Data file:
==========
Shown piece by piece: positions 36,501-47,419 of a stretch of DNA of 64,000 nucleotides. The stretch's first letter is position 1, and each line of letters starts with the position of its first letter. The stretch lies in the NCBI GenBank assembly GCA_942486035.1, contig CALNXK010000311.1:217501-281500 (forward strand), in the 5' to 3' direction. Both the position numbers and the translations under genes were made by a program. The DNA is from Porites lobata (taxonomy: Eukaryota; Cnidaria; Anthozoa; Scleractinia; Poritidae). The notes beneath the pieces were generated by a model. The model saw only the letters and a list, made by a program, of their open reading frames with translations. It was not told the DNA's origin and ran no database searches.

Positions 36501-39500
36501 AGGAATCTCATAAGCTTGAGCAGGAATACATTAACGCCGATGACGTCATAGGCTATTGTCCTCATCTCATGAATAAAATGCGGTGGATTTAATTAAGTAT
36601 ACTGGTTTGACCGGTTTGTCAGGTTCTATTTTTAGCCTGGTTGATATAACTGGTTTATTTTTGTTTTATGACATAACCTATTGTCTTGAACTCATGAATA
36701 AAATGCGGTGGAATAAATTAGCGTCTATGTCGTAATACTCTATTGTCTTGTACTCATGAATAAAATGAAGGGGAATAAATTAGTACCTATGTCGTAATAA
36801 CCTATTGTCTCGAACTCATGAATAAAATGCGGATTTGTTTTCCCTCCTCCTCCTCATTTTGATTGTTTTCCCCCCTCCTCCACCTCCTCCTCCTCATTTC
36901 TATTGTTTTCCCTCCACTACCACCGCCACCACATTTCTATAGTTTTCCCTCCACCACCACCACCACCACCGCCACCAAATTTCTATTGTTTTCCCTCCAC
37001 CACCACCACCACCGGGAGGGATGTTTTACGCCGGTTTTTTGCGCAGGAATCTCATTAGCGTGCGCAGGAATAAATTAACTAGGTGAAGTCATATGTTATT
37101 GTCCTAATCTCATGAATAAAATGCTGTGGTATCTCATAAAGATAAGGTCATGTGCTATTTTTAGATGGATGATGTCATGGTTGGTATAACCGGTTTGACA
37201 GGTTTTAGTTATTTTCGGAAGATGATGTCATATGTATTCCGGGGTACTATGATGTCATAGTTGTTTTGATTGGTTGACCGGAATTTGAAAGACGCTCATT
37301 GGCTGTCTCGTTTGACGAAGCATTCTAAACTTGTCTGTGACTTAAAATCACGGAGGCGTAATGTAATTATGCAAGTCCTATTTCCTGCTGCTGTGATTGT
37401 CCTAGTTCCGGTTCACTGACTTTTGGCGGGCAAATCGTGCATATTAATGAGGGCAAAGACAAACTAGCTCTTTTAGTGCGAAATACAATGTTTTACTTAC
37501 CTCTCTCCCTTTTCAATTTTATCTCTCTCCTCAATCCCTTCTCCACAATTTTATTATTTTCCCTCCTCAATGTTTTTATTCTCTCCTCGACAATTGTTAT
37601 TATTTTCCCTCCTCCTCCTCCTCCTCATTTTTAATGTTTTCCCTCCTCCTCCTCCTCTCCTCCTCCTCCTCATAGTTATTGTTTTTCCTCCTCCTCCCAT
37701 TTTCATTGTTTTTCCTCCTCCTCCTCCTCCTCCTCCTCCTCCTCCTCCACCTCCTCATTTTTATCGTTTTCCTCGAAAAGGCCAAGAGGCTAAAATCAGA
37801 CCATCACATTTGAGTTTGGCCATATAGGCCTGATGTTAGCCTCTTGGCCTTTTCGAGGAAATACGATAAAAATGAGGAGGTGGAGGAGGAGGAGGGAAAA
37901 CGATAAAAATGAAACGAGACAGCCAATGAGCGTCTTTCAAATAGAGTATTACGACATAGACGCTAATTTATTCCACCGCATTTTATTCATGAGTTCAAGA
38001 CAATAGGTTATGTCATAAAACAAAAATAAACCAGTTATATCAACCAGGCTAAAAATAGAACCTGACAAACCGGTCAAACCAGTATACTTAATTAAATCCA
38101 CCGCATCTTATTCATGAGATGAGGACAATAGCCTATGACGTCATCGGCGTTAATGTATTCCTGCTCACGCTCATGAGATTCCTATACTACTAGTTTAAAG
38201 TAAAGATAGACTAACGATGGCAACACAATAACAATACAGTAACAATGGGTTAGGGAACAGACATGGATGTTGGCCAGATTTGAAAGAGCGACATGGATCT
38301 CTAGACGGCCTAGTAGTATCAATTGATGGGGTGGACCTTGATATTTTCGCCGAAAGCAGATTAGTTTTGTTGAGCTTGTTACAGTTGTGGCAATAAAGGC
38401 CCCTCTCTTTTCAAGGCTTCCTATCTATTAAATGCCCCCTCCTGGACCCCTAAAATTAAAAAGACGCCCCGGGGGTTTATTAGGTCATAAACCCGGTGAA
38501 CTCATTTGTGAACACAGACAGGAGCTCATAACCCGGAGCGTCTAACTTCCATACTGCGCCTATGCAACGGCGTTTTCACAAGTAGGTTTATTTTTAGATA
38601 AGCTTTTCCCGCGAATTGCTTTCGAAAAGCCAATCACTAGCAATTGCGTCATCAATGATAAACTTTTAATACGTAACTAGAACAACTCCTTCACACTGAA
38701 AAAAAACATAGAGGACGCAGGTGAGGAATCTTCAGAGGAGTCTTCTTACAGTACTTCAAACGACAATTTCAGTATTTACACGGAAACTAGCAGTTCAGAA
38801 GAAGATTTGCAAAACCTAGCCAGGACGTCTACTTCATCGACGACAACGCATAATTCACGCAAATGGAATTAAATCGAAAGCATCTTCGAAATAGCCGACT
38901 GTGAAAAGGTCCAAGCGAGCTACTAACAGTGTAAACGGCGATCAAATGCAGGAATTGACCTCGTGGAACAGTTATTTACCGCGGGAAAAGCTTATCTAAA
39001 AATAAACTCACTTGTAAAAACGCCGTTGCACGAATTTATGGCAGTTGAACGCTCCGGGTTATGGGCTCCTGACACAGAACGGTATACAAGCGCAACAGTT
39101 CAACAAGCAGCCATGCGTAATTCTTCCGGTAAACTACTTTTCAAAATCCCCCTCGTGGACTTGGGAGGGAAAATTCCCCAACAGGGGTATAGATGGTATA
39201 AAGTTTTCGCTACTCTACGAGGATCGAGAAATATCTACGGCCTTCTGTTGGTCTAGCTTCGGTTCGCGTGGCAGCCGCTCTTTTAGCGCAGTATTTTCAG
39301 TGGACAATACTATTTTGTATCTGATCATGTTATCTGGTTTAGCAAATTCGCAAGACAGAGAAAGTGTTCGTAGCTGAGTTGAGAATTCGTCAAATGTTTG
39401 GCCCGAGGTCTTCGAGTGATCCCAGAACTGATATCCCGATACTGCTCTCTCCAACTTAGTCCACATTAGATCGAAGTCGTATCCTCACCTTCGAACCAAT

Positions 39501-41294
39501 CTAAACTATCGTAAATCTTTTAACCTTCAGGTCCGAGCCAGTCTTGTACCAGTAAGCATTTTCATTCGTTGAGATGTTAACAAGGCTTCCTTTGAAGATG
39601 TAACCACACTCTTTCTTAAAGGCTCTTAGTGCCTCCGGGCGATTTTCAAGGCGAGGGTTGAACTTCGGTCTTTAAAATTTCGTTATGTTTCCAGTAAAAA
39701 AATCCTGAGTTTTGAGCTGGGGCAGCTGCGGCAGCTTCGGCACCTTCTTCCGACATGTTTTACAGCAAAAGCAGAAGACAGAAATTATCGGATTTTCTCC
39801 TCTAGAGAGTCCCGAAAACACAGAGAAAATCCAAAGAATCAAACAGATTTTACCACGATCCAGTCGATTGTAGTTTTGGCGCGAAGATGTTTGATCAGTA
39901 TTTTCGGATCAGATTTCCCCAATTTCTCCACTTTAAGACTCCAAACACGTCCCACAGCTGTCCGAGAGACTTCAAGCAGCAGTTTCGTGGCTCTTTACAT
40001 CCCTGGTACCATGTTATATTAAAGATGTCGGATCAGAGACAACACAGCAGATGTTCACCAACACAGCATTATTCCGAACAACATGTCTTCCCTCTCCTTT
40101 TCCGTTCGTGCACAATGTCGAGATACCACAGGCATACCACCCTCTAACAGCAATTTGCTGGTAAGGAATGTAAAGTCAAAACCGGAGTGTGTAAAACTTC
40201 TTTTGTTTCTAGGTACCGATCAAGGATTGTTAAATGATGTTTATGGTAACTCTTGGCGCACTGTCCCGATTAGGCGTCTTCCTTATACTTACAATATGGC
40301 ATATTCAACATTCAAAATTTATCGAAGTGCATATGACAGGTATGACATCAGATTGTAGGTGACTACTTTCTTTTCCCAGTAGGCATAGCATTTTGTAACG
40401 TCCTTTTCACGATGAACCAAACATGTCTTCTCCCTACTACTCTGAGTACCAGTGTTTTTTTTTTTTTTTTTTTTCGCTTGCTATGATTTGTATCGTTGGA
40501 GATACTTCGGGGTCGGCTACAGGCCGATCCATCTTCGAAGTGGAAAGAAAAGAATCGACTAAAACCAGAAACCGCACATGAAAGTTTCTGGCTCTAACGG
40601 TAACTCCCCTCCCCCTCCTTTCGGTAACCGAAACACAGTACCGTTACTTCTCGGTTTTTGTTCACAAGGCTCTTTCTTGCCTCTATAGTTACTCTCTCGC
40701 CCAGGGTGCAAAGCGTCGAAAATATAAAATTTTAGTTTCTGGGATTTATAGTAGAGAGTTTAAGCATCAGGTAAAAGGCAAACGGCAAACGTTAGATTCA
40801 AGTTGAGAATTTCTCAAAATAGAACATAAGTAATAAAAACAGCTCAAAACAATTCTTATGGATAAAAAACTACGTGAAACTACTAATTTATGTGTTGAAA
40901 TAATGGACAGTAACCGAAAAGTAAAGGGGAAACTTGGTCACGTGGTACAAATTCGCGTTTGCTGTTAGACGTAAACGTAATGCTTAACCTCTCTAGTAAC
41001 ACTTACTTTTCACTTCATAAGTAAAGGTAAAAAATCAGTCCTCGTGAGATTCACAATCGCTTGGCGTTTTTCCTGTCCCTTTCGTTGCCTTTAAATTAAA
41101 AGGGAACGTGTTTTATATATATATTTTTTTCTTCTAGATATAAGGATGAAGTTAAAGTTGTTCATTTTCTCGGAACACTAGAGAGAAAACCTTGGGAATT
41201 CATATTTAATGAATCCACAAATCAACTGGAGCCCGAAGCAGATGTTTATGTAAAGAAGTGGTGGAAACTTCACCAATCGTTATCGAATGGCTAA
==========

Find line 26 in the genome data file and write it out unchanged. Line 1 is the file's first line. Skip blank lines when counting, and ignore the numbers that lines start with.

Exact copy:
38801 GAAGATTTGCAAAACCTAGCCAGGACGTCTACTTCATCGACGACAACGCATAATTCACGCAAATGGAATTAAATCGAAAGCATCTTCGAAATAGCCGACT